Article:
Abraham, Abraham - gonnae no?
Gonnae no dae that?
Is that how you might hear the God
these days, the moment that you’re poised
to do whatever horrid thing seems suddenly
a pressing need - the familiar
cadence of a homely voice? No
thundering winds, no wildfire roar
but unmistakably addressing you
with some urgency - no chance of
You drop the knife right there, son,
and your boy lives.
How was it in the dark of night
when the Temple slept and the voice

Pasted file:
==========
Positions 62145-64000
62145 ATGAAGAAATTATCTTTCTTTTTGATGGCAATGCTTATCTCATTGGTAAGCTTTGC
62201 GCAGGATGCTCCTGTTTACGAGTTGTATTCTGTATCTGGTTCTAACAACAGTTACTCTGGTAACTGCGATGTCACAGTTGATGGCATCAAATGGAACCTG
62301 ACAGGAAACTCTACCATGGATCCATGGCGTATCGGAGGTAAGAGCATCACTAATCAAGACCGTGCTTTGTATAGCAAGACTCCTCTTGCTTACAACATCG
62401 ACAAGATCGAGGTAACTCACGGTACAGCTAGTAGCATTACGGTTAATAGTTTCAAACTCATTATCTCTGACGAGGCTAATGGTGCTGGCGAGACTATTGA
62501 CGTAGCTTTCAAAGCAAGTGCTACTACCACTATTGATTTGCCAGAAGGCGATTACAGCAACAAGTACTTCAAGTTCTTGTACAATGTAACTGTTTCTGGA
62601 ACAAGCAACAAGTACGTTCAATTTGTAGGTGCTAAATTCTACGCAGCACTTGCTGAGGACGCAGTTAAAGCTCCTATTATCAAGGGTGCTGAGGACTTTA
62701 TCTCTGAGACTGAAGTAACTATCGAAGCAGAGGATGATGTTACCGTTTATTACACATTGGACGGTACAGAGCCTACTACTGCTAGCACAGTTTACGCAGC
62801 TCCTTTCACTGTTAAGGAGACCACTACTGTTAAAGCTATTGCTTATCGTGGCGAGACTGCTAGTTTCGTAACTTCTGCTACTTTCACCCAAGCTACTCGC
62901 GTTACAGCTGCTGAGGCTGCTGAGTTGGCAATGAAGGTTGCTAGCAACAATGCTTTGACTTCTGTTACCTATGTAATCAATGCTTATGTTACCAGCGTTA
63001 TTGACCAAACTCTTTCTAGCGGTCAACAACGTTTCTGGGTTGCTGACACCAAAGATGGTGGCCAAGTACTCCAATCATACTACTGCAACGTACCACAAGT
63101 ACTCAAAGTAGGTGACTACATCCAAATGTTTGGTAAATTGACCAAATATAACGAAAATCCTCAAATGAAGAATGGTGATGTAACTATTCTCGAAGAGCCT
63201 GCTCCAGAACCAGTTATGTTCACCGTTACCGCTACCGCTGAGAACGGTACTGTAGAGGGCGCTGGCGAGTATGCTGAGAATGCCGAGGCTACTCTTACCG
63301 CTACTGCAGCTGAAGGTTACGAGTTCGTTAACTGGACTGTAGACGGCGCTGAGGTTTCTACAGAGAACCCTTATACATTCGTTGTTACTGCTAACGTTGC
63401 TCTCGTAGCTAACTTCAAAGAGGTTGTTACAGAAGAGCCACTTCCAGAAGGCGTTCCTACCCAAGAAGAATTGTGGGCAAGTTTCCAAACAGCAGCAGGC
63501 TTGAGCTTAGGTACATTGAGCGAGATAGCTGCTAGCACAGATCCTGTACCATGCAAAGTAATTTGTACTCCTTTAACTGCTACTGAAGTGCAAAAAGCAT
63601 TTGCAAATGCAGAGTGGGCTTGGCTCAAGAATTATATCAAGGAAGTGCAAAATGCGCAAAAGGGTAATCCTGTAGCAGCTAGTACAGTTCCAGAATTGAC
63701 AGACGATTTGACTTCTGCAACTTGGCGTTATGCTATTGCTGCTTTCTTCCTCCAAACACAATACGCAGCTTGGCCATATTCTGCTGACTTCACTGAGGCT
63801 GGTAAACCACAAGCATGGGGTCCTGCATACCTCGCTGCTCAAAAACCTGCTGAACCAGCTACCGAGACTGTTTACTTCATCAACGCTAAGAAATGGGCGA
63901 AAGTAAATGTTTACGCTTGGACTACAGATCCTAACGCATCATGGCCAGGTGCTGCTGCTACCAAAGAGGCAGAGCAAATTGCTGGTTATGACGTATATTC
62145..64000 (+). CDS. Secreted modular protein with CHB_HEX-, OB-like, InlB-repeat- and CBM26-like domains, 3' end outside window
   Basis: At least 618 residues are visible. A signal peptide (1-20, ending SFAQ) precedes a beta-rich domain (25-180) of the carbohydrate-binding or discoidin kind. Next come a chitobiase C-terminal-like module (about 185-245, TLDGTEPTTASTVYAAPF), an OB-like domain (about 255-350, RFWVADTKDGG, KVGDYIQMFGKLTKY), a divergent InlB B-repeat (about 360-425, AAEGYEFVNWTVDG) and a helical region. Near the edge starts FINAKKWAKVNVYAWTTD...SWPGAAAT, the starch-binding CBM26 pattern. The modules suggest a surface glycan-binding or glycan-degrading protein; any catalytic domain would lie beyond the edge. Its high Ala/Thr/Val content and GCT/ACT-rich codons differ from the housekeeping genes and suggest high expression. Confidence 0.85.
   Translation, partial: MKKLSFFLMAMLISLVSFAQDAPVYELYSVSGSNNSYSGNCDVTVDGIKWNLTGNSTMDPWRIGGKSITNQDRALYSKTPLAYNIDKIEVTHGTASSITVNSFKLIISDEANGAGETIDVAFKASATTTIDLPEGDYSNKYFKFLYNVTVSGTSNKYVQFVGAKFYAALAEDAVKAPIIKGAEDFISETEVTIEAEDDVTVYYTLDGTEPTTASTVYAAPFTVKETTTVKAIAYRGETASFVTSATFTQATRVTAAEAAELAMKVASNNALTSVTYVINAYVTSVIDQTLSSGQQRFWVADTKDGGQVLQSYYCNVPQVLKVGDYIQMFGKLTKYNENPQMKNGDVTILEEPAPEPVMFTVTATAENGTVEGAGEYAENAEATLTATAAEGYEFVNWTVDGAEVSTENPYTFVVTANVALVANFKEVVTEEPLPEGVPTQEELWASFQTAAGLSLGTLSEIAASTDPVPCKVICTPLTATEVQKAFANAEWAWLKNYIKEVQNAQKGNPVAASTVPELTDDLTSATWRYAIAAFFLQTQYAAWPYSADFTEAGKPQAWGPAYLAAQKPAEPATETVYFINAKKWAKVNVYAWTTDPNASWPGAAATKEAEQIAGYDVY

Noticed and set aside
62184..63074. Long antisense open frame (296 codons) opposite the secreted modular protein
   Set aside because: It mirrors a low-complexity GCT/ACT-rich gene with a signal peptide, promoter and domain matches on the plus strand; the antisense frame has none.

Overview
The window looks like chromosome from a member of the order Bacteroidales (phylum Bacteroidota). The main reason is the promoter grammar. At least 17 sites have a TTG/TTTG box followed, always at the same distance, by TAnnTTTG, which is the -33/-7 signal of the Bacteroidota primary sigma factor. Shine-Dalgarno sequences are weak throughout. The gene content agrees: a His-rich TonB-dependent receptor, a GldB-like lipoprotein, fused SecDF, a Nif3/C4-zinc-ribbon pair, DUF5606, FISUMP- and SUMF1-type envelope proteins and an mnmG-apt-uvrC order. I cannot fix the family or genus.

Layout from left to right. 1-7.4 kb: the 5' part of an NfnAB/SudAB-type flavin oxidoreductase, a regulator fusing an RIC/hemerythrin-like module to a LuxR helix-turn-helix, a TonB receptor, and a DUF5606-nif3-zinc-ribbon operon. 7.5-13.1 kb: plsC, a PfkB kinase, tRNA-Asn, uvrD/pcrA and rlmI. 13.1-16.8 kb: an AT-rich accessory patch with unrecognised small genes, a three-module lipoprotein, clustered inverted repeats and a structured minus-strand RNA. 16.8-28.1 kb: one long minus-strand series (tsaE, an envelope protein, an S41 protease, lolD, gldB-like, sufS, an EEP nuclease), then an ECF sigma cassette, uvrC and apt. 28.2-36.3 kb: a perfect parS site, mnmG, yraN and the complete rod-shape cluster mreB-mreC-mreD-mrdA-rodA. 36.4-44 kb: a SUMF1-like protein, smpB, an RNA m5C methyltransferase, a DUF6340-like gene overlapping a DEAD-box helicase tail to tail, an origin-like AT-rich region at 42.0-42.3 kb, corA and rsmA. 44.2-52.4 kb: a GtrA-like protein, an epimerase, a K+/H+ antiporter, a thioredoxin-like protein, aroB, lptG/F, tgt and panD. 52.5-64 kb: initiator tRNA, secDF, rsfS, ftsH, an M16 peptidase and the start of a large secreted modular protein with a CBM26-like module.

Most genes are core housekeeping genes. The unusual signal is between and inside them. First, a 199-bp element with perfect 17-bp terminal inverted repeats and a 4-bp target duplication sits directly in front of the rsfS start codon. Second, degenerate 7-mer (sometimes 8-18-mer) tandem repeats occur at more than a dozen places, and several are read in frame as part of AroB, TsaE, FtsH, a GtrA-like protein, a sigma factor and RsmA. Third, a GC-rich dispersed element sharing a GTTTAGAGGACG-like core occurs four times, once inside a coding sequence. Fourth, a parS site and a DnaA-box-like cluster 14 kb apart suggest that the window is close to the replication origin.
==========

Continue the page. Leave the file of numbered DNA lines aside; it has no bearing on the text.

whispered through the echoing space
where the lamps flickered
and the boy woke and heard
his name - Hey, Sam, Sam,
gonnae waken up?
And Elijah under his solitary bush?
Son, ye cannae sleep - Elijah
eat your tea and get your strength and
get tae where ye’re gaun.
Are we bereft because we listen
for the voice in perfect prose
preferably with a touch of
sixteen hundreds charm
and then we miss the total
urgency of what we need
to hear, to heed, to know?
And so the cosmic words go on
in Babel tones among the crowd:
Écoute-moi - escucha -
hören - ascoltare! The voice persists,
the voice of friend, of stranger
in a bar, a chance
meeting by the way. So, all of yous
gonnae listen the noo?